By Kenny McMurtrie
December 12, 2012
As the releases from Barcelona’s BCore have built up since the last time we reported on them here’s a brief commentary on what they’ve put out in the last few months.
First off come a band who’d probably get stick for their name if they were from the UK– Prats. Given the high quality of their songs and the pedigree of the four members though they can no doubt shrug off any jests on that score. Theirs is a very seductive record; the sort you think you’ve not been properly attending to just as you realise that you’ve been enjoying it all along.
Pla B starts with the lugubrious ‘Sookie’. No idea if it references True Blood at any point as my knowledge of Catalan is as minimal as ever but the roughly silken nature of singer Marc Prats’ voice draws the listener in to the mid-tempo habitat conjured up by his bandmates. No song ever gets up a great head of steam; ‘Vols I Dols’ is a particularly laidback slice of Air-like pop, yet they manage to never cross the line into mawkishness and the music never becomes twee. Track five, ‘Flamants Amants’, has a pleasing number of layers within layers in its mildly psychedelic ending and then the tempo changes with the album’s closest song to outright rock – ‘Bestia Somrient’, showing the band can pound the drums and turn up the guitars when the mood takes them. Throughout the course of the nine songs though it is that voice of Prats’ that constantly washes over you, becoming the binding force of the whole work in much the same way as, say, Leonard Cohen’s does on his output.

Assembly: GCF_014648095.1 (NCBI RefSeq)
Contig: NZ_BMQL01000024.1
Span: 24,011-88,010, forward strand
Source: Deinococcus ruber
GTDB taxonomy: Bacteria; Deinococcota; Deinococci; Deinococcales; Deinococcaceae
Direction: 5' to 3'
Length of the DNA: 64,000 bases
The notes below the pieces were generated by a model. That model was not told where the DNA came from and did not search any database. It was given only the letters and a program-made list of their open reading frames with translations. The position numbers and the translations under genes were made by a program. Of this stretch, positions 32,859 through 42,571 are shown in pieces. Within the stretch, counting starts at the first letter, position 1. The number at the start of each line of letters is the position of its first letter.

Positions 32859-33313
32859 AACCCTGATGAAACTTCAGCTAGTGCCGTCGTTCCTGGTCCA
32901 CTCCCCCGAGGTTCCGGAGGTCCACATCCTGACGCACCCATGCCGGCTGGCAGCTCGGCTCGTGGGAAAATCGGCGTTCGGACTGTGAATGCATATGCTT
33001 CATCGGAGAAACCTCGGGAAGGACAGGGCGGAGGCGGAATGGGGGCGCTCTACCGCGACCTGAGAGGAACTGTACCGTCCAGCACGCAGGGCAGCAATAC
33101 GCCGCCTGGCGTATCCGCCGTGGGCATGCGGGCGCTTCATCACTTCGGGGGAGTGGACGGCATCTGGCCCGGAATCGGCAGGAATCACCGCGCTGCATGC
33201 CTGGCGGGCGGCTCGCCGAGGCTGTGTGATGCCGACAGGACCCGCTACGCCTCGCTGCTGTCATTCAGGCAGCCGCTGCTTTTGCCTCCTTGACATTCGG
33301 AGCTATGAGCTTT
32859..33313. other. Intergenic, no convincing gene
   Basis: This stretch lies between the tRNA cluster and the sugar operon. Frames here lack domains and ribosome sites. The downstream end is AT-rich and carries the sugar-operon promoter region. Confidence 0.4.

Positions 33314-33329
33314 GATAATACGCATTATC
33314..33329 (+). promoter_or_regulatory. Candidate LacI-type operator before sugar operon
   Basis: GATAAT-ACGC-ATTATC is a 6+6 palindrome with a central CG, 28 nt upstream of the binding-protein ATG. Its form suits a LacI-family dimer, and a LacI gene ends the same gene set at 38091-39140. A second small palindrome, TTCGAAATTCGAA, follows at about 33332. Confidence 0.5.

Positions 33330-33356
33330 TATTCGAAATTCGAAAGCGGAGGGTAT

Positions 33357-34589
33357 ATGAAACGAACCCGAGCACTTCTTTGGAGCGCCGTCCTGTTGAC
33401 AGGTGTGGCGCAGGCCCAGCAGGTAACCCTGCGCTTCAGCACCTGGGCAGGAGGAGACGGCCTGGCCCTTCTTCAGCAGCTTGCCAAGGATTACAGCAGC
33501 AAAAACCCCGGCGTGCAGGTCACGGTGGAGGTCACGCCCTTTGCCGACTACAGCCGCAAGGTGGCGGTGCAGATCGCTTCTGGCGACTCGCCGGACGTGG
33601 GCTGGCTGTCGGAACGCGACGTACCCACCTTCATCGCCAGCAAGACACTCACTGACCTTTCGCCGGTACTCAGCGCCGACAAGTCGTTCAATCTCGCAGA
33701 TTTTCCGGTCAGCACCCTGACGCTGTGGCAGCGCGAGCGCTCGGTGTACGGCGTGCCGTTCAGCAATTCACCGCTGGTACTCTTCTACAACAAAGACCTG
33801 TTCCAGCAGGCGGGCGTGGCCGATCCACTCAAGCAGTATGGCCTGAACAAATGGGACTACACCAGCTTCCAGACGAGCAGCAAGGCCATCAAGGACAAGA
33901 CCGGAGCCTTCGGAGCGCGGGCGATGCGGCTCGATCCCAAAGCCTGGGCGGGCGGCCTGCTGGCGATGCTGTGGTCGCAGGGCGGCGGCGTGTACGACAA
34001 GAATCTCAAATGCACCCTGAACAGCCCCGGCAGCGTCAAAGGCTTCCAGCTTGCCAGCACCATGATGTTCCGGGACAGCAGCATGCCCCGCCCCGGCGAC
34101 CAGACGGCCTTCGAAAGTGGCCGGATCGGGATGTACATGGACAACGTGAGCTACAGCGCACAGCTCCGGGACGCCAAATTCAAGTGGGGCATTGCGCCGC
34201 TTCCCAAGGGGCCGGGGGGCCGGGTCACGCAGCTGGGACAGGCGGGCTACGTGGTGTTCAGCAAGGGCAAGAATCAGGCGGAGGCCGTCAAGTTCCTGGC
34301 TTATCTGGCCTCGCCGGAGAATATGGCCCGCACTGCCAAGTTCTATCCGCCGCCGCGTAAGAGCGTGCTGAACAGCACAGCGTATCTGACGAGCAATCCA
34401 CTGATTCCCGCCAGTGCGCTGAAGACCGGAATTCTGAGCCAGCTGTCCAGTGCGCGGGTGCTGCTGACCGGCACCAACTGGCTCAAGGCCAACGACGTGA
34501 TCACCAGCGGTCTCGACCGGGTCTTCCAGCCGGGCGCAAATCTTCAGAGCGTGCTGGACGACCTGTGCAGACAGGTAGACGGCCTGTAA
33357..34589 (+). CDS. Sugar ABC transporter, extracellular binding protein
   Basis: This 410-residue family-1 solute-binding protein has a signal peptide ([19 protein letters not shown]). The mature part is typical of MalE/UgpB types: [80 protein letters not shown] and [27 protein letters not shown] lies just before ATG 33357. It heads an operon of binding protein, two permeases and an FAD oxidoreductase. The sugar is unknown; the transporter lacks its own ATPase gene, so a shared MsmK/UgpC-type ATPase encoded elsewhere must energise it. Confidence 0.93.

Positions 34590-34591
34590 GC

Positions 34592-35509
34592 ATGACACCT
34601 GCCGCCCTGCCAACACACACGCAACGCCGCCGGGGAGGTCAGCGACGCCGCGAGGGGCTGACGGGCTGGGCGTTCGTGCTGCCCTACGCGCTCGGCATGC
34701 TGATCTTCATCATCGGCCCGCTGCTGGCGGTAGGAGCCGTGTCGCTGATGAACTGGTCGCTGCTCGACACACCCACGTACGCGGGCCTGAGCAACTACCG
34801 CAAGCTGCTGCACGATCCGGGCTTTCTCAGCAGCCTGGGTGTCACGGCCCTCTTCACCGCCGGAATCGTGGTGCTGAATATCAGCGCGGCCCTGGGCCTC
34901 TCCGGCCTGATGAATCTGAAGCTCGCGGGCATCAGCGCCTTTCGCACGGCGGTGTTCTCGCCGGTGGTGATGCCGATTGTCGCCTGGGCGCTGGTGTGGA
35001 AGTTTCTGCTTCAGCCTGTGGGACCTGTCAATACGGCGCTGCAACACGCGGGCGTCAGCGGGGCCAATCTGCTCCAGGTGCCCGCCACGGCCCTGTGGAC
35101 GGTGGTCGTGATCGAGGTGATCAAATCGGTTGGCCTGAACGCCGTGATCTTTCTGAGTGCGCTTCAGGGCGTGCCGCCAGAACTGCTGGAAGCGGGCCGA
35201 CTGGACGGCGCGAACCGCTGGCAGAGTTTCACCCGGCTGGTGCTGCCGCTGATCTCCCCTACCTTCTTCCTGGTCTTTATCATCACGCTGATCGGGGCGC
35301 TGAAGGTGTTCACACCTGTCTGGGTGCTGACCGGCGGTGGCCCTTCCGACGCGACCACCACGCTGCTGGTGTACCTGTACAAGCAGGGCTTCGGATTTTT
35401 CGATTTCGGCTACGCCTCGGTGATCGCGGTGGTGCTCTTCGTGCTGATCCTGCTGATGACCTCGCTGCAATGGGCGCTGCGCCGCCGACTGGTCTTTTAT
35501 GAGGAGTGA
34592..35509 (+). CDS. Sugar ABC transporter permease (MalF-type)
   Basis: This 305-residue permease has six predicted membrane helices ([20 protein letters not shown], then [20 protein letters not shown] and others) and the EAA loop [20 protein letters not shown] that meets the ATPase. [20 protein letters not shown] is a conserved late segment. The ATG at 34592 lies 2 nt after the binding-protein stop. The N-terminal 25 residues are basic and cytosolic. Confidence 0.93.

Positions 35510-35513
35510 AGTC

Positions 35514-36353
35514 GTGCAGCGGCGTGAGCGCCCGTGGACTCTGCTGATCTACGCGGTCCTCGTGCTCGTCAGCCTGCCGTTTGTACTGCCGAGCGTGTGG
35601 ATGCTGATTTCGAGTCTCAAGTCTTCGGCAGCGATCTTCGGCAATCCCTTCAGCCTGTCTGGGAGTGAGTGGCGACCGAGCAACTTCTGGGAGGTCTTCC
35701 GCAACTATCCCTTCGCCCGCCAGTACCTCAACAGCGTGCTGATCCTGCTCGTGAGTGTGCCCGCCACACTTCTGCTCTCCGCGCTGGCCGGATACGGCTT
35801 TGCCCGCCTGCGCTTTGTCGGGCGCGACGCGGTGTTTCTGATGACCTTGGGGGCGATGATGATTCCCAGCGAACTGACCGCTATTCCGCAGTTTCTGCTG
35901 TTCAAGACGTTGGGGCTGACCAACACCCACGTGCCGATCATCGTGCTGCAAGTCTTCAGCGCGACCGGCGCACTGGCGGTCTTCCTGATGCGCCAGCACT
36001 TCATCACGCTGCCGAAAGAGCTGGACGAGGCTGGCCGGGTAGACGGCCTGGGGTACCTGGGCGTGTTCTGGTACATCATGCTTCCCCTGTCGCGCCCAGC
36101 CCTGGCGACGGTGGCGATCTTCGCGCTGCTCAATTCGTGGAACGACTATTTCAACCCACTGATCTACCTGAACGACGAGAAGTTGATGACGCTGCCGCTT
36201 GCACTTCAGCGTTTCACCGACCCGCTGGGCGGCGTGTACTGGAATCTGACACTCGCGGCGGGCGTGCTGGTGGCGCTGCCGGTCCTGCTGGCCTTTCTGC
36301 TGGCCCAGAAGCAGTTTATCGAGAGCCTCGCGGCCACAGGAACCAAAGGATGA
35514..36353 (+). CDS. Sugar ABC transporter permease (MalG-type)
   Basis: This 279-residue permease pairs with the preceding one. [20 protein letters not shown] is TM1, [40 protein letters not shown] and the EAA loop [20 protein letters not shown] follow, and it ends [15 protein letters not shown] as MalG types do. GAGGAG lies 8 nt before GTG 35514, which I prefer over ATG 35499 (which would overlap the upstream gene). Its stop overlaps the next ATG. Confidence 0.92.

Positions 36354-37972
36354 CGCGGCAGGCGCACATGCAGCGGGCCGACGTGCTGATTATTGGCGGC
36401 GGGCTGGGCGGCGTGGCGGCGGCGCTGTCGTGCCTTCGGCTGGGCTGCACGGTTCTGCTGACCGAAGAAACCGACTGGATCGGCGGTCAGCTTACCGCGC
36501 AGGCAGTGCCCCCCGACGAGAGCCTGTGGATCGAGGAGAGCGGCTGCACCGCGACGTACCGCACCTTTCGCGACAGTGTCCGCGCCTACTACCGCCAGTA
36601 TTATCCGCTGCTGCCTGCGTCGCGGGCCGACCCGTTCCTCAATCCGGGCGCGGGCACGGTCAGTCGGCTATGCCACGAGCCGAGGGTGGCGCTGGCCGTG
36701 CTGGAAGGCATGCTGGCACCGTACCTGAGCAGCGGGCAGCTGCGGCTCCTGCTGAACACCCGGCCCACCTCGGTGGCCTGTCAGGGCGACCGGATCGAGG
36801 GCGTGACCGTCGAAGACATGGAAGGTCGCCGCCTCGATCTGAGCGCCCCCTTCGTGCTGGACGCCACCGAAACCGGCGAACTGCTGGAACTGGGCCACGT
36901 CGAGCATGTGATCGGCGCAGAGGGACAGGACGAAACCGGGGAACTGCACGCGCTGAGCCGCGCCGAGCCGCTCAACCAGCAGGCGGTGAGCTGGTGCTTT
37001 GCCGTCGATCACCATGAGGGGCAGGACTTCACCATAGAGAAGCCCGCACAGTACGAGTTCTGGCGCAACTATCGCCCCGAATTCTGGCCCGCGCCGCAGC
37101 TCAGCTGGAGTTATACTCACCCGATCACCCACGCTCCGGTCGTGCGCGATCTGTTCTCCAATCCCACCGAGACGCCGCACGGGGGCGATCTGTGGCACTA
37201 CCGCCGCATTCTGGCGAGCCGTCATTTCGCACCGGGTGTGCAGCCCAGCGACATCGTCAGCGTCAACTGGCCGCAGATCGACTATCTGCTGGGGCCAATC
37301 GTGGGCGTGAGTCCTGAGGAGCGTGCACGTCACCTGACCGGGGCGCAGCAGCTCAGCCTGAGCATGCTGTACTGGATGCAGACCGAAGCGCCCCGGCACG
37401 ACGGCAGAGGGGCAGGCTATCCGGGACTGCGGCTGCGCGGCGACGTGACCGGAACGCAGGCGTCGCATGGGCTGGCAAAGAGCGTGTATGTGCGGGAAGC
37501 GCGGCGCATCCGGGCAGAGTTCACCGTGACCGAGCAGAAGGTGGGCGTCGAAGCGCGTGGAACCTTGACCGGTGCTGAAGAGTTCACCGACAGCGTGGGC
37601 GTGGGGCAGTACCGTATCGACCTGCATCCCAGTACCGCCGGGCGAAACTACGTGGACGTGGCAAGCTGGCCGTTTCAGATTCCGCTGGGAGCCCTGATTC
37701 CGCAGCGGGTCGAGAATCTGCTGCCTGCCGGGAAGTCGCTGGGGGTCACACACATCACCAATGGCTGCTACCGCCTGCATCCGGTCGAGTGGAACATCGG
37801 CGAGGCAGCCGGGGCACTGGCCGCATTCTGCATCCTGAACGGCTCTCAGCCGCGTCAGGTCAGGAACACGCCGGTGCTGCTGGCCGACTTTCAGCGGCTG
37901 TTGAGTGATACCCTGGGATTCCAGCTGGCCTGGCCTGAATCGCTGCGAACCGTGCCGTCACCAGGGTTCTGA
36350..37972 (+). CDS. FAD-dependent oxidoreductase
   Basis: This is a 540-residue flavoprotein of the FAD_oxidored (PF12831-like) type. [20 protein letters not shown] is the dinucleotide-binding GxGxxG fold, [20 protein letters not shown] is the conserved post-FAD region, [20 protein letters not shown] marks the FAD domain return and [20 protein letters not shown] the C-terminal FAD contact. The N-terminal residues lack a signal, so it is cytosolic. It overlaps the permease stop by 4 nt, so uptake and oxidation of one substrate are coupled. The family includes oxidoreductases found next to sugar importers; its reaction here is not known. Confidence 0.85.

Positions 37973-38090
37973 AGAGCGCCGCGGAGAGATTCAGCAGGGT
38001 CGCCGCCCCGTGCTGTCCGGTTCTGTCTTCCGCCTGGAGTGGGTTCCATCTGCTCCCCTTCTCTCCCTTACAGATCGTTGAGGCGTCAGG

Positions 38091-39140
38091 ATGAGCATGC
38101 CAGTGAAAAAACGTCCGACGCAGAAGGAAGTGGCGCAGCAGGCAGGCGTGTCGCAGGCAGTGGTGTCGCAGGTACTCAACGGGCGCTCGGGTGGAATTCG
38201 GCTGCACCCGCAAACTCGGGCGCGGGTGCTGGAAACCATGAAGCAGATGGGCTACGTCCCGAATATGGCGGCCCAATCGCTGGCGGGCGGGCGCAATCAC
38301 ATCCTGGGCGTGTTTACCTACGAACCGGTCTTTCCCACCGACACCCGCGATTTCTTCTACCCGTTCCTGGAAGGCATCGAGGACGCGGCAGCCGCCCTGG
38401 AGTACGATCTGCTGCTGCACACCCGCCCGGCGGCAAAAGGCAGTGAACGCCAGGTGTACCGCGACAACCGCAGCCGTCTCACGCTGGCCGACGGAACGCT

A complete change of pace with album number two as The Pennycocks deliver 13 tracks (17 on the cd) of straight up ‘70s punk and ska on Do It Cock. Things get off to a rather derivative start on ‘Down The Underground’ and only fitfully rise above that level over the course of the rest of the album. For a dedicated audience, starved of original bands of the period referenced (plenty of them still seem to be making the rounds) or better modern adherents, these guys probably make for an entertaining live experience but on record they largely fail to grab you. The back of the throat, strangulated vocals are one of the main problems (‘Burning Down My Youth’ and ‘Obsession Girl’ stand out as two of the better tunes mainly because the singing on them is far clearer). Sorting that out could maybe see the band going on to bring out a more memorable second album.
Lastly the musical style completely changes once again as Jupiter Lion give us their self-titled debut album. These three guys (DJs Sais & Gonzo and Jose Guerrero out of Betunizer) are a revelation and deserve to achieve big things in 2013. The six tracks on this release encompass a number of differing styles of danceable rock or whatever you like to call it. They also do spacey, elongated stadium-sized freak outs pretty well too (see opener ‘Silver Constellation’ once it gets into its stride). Fans of Kraftwerk, Stereolab (see ‘Black Mouth’) or Tangerine Dream (‘Krokodil’) will have more than enough to get their teeth into over the course of the album’s 30+ minutes running time. Definitely one of the finds of the latter half of the year.